Meet Your Musician: Babaux and the Peacemakers

Cristian Basso has been playing in the Vail Valley for 25 years.
Babaux and the Peacemakers / Courtesy Photo

Editor’s Note: The Vail Daily features local musicians in a new series called “Meet Your Musician” so you can learn a little more about the voices behind the tunes. If you are a local musician and would like to be part of this series, please email Tricia Swenson (tswenson@vaildaily.com) and Sean Naylor (snaylor@vaildaily.com).

Q: What is your stage/group name?

A: After 25 years of performing as Cristian Basso, while writing and performing with various bands, my current stage name is Babaux. When we play with the full band, our name is Babaux and the Peacemakers.



Q: How would you describe your style of music?

A: Babaux and the Peacemakers is a roots-rock musical project. The project was inspired by my childhood exposure to Piedmontese blues artists like John Jackson. My mom was a music promoter and booked gigs in Virginia, where I grew up. As a result, I was exposed to this unique style of blues music and recently revisited this musical style while learning to play dobro slide guitar. I thought having the dobro up front in the instrumentation would give the music a unique sound.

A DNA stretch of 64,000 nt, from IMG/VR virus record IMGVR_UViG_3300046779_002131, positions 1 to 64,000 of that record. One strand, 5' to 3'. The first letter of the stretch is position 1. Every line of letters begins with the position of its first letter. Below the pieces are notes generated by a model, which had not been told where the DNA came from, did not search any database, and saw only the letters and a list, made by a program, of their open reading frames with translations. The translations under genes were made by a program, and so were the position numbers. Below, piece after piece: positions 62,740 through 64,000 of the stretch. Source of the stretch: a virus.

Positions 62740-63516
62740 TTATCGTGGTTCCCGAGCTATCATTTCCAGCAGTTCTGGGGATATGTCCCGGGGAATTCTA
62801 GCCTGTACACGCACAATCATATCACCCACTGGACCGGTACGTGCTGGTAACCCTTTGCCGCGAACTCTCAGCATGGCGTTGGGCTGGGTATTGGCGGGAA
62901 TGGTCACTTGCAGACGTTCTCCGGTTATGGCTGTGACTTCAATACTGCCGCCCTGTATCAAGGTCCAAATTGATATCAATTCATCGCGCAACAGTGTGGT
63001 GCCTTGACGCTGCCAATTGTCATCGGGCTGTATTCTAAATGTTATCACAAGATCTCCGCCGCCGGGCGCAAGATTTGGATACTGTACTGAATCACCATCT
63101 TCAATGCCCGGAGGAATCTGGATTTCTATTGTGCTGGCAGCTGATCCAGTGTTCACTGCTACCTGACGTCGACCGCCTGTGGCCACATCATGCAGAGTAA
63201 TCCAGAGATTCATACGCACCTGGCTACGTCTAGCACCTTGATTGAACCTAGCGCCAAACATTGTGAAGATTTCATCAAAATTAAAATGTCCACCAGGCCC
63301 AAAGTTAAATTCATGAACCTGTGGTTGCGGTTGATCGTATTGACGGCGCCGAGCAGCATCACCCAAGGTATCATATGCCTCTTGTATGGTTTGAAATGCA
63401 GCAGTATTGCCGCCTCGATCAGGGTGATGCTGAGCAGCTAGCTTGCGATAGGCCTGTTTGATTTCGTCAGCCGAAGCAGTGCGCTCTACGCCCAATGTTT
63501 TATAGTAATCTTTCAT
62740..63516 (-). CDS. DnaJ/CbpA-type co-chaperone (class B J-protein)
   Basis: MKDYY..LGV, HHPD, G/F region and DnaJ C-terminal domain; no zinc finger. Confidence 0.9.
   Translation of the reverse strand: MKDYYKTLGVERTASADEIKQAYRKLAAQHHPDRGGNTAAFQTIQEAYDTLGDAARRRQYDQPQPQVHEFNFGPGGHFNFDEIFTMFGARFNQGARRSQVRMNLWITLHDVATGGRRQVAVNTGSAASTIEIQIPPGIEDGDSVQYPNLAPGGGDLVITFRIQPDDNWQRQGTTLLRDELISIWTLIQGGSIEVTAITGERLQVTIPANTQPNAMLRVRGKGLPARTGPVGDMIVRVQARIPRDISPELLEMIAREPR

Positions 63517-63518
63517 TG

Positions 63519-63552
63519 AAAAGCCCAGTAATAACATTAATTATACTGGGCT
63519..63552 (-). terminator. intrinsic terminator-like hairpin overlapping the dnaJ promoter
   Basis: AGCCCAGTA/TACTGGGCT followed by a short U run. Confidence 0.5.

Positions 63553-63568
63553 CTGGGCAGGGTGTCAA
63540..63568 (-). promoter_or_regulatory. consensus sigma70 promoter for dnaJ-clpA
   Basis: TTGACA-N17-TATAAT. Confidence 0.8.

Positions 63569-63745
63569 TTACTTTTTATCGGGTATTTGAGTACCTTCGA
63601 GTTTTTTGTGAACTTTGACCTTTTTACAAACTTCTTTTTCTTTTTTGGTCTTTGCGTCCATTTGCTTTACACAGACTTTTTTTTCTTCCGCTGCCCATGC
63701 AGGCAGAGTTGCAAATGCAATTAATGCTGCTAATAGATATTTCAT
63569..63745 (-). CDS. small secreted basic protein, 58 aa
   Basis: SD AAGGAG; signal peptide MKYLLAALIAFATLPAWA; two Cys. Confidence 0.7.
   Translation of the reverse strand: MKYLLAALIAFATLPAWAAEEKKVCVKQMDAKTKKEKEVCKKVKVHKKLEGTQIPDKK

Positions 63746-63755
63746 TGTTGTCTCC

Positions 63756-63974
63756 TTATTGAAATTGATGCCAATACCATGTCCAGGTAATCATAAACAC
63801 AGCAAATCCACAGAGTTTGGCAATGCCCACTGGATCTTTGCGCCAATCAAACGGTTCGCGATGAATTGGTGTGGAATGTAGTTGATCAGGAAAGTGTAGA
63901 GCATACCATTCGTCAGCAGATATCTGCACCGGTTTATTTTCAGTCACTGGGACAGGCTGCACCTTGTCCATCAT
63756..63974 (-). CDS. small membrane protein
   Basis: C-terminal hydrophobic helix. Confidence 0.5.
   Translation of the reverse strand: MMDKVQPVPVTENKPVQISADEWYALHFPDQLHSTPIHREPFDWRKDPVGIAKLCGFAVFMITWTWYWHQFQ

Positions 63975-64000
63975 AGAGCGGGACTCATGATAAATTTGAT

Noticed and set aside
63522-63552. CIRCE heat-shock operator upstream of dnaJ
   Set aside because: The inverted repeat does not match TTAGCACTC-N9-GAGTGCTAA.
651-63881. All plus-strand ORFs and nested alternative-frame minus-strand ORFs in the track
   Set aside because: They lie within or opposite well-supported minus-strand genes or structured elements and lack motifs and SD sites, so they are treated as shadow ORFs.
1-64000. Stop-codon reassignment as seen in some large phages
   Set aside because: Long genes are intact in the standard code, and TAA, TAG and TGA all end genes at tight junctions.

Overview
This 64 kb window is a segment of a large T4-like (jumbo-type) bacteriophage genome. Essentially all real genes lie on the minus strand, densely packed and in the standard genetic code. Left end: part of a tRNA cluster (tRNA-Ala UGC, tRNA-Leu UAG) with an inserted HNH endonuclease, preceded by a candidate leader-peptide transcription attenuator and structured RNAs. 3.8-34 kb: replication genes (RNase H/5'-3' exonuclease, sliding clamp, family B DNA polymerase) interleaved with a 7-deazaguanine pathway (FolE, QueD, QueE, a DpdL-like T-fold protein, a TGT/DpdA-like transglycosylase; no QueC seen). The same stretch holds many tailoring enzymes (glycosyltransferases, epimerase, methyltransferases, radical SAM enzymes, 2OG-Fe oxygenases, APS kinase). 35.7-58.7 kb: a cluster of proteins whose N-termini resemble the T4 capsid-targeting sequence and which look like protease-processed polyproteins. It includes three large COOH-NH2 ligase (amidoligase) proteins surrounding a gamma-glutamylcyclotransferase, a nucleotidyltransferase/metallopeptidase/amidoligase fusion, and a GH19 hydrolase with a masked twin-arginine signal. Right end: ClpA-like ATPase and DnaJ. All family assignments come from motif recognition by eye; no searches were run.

Eric Martinez plays electric and acoustic guitar for Babaux and the Peacemakers. The new version of Babaux and the Peacemakers “Lucky 13” is now available for download on Apple iTunes.
Babaux and the Peacemakers / Courtesy Photo

Q: What instrument(s) do you play with your band members?

A: In this project, I play dobro slide guitar and sing. The Peacemakers are Alana Velvis on drums and percussion, Eric Martinez on electric and acoustic guitar and Niek Velvis on electric bass. We have members of the extended musical family who will also be performing live with us, including James Dumm on guitar as well as Justin Ernest on guitar.

Q: How long have you been playing in the Valley?



A: I have been performing in the Valley for over 25 years. I originally played with Little Hercules and later formed a nationally recognized studio project called Royal Peeps. Groups The Sessh and Renegade Sons followed and now Babaux and the Peacemakers. I had the opportunity to play with Bo Diddley and G Love and to tour with Leo Nocentelli of The Meters as well as Papa Mali, Eric Lindell and Particle.

Alana Velvis plays drums and percussion for Babaux and the Peacemakers. The band has shows Thursday at Showdown Town at Eagle Thursday, The Goat at Keystone Friday and 7 Hermits Brewing CO. at Eagle on Saturday.
Babaux and the Peacemakers / Courtesy Photo

Q: Where have you played in the Valley?

A: Over the years I’ve played in almost every concert hall in the area. Nothing really compares to the days of State Bridge and Garton’s in the late 90’s. These places were one of a kind at the time and are some of my favorites. Currently we don’t have as many live music venues as we used to, but places like Moe’s BBQ, 7 Hermits Brewing, The Amp and Shakedown Bar continue to provide original live music.